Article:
The Art Market: All eyes on the Andy index
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Andy Warhol has been called a “one-man Dow Jones” – a barometer of the health of the whole art market. The online site Artprice reckons he produced some 400,000 works – a staggering number, and only possible because of the multiples that he did (or sometimes did not) personally oversee. In 2012, sales of Warhol totalled almost $330m at auction, according to Artprice, with an unknown amount also sold through dealers.
So there is plenty to go around. In Munich this week, the Pinakothek der Moderne has just reopened after renovation with a show of almost 180 Andy Warhol drawings from the 1950s. Most of the works come from the Munich dealer Daniel Blau, who is showing further examples in his gallery. He acquired the drawings, originally 300 of them, directly from the Andy Warhol Foundation, in two groups in 2011-12. Blau says: “They reveal a lot about the artist’s working practices, and his use of source material, particularly photographs from Life magazine.”
Prices run between €20,000 and €150,000, and most of the Pinakothek group is also “available”. “The museum agreed [that they could be sold] because of the quality of the material,” says Blau.
Christie’s, meanwhile, continues its dispersal of Warhol pieces. The firm is gradually selling swaths of minor works on behalf of the Warhol Foundation; the latest sale is online and coincides with New York’s fashion week, so the offerings are fashion-related with lots of shoes and accessories (prices $1,500-$35,000).
Also joining the dance is Sotheby’s Hong Kong, which has just opened a private selling show of 40 works, mainly on paper, from a single American collection acquired directly from the foundation in the 1990s. Prices here range from $15,000 to $1m (until September 24).
One of the advantages of the auction process, we are often told, is that it is transparent, unlike the opacity of dealer sales. However, with the increase in online sales, this is no longer true. Christie’s does not publish the results of its internet auctions such as the Warhol ones. Neither do other auction sites, such as Paddle8. This, explains Paddle8, is popular with artists and vendors: “They like it because no one knows if something remains unsold.”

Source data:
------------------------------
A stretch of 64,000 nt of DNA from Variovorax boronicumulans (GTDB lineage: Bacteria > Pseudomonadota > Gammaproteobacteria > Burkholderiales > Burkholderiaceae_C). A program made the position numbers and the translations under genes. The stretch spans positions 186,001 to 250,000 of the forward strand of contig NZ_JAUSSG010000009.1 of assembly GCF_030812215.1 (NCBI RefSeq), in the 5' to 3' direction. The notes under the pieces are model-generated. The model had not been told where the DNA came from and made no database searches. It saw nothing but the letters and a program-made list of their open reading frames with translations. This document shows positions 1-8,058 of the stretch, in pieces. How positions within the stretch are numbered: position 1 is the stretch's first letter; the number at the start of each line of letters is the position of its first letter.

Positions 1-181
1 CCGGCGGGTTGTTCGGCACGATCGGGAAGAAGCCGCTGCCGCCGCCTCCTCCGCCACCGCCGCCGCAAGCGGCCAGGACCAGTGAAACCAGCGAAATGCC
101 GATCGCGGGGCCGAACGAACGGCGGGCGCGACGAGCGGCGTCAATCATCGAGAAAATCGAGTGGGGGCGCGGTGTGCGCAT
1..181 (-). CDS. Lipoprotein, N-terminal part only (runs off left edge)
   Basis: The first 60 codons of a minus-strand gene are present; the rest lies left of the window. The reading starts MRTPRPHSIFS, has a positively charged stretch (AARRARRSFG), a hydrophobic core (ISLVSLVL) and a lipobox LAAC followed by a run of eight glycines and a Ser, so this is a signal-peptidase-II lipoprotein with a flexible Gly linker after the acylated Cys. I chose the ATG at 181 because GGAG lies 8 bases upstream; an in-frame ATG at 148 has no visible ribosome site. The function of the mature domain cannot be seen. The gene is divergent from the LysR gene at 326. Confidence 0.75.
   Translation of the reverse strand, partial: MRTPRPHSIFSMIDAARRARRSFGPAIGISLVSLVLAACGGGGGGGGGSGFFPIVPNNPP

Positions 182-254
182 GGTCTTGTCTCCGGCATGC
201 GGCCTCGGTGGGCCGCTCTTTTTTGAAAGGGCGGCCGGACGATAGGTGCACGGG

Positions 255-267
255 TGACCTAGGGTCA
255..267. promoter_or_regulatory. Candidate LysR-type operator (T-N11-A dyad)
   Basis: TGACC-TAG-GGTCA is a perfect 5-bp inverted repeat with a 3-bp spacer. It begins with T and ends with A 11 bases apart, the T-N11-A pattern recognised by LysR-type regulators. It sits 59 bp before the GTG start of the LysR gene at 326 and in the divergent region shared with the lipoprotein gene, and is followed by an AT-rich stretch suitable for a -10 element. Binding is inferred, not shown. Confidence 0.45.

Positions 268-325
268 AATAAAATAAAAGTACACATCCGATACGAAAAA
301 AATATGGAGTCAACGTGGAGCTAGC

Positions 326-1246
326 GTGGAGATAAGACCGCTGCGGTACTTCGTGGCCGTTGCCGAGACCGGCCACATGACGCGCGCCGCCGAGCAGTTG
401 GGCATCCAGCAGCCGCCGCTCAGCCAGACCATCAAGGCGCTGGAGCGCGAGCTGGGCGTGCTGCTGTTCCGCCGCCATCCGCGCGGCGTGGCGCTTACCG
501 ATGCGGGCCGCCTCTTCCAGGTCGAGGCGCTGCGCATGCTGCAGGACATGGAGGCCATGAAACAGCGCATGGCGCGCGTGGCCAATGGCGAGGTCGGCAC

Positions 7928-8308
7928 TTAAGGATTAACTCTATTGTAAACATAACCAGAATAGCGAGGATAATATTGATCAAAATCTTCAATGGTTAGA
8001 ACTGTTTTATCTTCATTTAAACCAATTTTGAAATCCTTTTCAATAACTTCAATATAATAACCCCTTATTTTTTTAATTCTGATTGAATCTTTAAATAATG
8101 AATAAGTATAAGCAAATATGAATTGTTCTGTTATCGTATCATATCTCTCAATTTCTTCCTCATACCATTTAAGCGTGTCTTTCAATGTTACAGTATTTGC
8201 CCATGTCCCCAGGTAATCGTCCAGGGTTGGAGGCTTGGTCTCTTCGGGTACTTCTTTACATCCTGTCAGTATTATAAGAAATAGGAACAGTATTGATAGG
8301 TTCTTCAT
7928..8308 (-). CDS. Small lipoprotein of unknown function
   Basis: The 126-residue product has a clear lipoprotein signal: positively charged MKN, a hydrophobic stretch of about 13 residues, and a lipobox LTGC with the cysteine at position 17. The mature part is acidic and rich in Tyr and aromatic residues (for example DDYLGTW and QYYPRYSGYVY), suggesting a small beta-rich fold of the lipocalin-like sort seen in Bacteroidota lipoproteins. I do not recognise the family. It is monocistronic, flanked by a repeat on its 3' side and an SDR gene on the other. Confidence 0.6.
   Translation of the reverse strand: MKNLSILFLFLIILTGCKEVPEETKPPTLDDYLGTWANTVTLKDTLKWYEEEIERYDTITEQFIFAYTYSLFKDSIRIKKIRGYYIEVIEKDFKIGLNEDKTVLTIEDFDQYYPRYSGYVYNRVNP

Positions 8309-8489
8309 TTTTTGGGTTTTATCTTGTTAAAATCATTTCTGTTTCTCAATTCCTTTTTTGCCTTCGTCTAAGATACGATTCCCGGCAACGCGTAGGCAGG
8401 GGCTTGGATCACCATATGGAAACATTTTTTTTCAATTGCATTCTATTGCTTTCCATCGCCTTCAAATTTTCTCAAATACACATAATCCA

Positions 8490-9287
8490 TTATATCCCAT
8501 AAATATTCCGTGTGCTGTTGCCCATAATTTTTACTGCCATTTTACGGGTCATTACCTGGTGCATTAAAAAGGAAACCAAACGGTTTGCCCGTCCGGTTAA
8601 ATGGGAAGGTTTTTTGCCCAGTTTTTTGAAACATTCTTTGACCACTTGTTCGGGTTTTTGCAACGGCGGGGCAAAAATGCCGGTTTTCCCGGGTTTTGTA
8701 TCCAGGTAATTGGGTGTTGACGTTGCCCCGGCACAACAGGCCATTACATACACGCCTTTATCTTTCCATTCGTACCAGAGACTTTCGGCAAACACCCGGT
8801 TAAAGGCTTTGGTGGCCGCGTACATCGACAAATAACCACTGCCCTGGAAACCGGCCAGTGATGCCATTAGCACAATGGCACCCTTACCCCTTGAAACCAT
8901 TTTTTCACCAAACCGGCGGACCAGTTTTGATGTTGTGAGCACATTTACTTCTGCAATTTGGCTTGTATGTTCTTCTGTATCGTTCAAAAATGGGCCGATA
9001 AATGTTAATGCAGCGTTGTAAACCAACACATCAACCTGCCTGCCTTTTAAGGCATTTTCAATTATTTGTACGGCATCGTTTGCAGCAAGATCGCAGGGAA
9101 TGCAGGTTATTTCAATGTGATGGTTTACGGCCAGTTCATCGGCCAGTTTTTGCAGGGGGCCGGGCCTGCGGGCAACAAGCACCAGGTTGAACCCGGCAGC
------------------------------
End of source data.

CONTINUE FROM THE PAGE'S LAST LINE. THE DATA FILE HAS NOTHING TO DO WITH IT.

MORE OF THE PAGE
An example is the new start-up Auction Room (www.theauctionroom.com), which is holding its first sale of Middle Eastern art online at the moment. Bids are accepted until 7pm on September 19. However, unless you watch the auction on your computer and note the prices, you won’t know the results, as they will not be published on the website nor given to the various data firms such as Artnet or Artprice. According to the Auction Room, this policy is not set in stone and “we might revisit this later”. This could be good news for Charles Saatchi, who has consigned 15 works to the sale – few will know if they underperform or fail to find buyers.
Nevertheless, all this is worrying for the market as a whole. “People want to know what things sell for, if they are to be able to value works,” says Clare McAndrew, author of a number of books and reports about the art market. “If sales on the internet are not reported, it runs counter to the whole idea of more transparency, and people will lose faith in the data.” She estimates that online sales in 2012 were about $3.2bn – 1 per cent of the global ecommerce market – and says that the market could reach close to $11bn by 2017.
Taymour Grahne is certainly fearless. At a time when US-Middle East tensions are high, the 24-year-old has launched a gallery in New York with an emphasis on Middle Eastern artists. His smartly fitted-out space in Tribeca opened last week with a show of works by the Iranian-born, Brooklyn-based artist Nicky Nodjoumi, who is 72.
“I have always admired Nicky’s work, and he has two pieces dating from 1976 in the Asia Society’s current exhibition, Iran Modern, so I wanted to show what he is doing now,” says Grahne. “I also wanted to start with a New York-based artist, and an established one, to show that while we are a young team, we won’t just show young artists.”
Grahne adds: “Iran has a great history and culture and I am trying to spread a more positive note.” Also positive are sales: Grahne says one has already been made to “a large US institution” and three works are on hold to other museums. Prices $6,000-$60,000.
Still in New York, another space dedicated to Middle Eastern artists has just opened. The Tehran-based Shirin Gallery has set up an offshoot in Chelsea, and is showing modern interpretations of the art of the Persian miniature, including work by the well-known Iranian Fereydoun Ave. The gallery will concentrate on Middle Eastern artists, including those from Turkey, Afghanistan and the Arab world.
Suddenly this summer the personable dealer Martin Klosterfelde, whose well-regarded Berlin gallery was a feature of fairs such as Frieze, Basel and Fiac, announced it was closing. Now we know why – he has joined Phillips in London as director and international contemporary art specialist. “I had run the gallery for 18 years, I wanted to quit while I was winning and do something different.
“And Phillips is interesting,” he says. “The other two big auction houses are focusing on Asia and online, whereas Phillips is sticking to a more classical approach in their niche category of design, photography and contemporary.”
As for his artists, who include Christian Jankowski, John Bock and Matt Mullican, “we are helping them to find new homes,” he says.
Georgina Adam is editor-at-large of The Art Newspaper
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